Iyou know what I think then? I think, all right, I thinkSoon. Soon Ill see
[p. 124]. Why does Juliet refuse to acknowledge this statement from her
dying mother? What makes the final paragraph of the story so effective
in conveying the moments cold emotion?
Carla in "Runaway," Juliet seems to take pride in her choice of an
unconventional life. Does Penelope punish her mother for denying her
the comfortable, conventional life she experiences with her friend
Heathers family [p. 144]? Is Juliet right or wrong to share with
Penelope, just after Erics death, tales of their arguments and his
infidelity and to describe the burning of his body on the beach [p.
149]? Is it possible that Juliet says something during this time that
is, for Penelope, unforgivable? To what extent does the story repeat
the pattern of "Soon" and Juliets rejection of her own mother?
What does Juliet not see about herself that is clear to the reader?
What aspects of her character are problematic? Is she admirable? Is she
a narcissist? Is she "lacking in motherly inhibitions and propriety and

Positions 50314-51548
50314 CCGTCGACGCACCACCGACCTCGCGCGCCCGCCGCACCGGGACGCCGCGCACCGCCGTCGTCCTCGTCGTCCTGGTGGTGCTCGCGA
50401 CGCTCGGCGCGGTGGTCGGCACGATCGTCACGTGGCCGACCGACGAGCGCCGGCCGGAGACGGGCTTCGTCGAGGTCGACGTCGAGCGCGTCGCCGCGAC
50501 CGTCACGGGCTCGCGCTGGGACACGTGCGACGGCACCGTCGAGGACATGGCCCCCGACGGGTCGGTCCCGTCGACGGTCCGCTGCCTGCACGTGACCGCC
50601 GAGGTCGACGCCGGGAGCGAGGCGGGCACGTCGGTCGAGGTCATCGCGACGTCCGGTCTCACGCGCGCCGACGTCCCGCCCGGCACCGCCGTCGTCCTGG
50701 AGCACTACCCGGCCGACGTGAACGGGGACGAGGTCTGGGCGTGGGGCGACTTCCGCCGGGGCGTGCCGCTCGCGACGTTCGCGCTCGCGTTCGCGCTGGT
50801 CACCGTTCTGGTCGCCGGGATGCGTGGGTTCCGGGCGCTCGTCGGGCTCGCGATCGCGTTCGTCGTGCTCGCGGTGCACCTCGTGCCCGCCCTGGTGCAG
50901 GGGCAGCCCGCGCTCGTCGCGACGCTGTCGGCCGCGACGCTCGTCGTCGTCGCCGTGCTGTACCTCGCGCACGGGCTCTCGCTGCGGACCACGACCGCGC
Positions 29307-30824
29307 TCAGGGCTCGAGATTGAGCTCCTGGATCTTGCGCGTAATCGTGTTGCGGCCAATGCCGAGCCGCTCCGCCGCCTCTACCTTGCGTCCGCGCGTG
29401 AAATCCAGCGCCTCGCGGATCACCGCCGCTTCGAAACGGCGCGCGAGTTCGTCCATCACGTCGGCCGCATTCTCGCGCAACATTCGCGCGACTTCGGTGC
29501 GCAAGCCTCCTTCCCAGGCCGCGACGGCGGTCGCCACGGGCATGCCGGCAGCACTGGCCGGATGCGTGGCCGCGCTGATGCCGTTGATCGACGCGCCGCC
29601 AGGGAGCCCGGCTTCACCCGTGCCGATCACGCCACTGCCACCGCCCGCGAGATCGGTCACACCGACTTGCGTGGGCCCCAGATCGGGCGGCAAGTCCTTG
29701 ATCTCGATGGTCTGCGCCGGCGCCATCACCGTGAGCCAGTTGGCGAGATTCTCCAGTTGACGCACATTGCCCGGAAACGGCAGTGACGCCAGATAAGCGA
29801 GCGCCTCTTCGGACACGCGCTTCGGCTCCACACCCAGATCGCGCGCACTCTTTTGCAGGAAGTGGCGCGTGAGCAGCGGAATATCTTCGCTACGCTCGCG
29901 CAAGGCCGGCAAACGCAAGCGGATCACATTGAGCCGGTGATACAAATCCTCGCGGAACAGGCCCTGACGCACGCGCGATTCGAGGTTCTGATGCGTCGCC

self-control" [p. 156]? How does she handle the suffering inflicted
upon her by Penelope and the diminishment of her life as she ages?
When Mrs. Travers is talking about Tolstoys
with Grace, she says her sympathies shifted from Kitty, to Anna, to
Dolly, "I suppose thats just how your sympathies change as you get
older. Passion gets pushed behind the washtubs" [p. 172]. Does passion
have several meanings in this story? What does passion mean for each
"The ease with which [Grace] offered herself" to Maury is "a deliberate
offering which he could not understand and which did not fit in at all
with his notions of her" [p. 173]. Later, Grace realizes it would have
been "a treachery to herself" to think of marrying Maury [p. 190]. What
changes for Grace when she spends time with Neil? What causes this
profound shift in perspective? What do she and Neil have in common?
The story opens with Graces return forty years later to find the
Traverses house on the lake, which is the site of "old confusions or
obligations" [p. 161]. Why does Munro choose not to tell us what
Graces life is like now and how the choices she made that day have
tells Lauren about Eileens first child and the circumstances of that
childs death when she unknowingly picks up the box containing the
first childs ashes [pp. 20304]. What do we learn about his character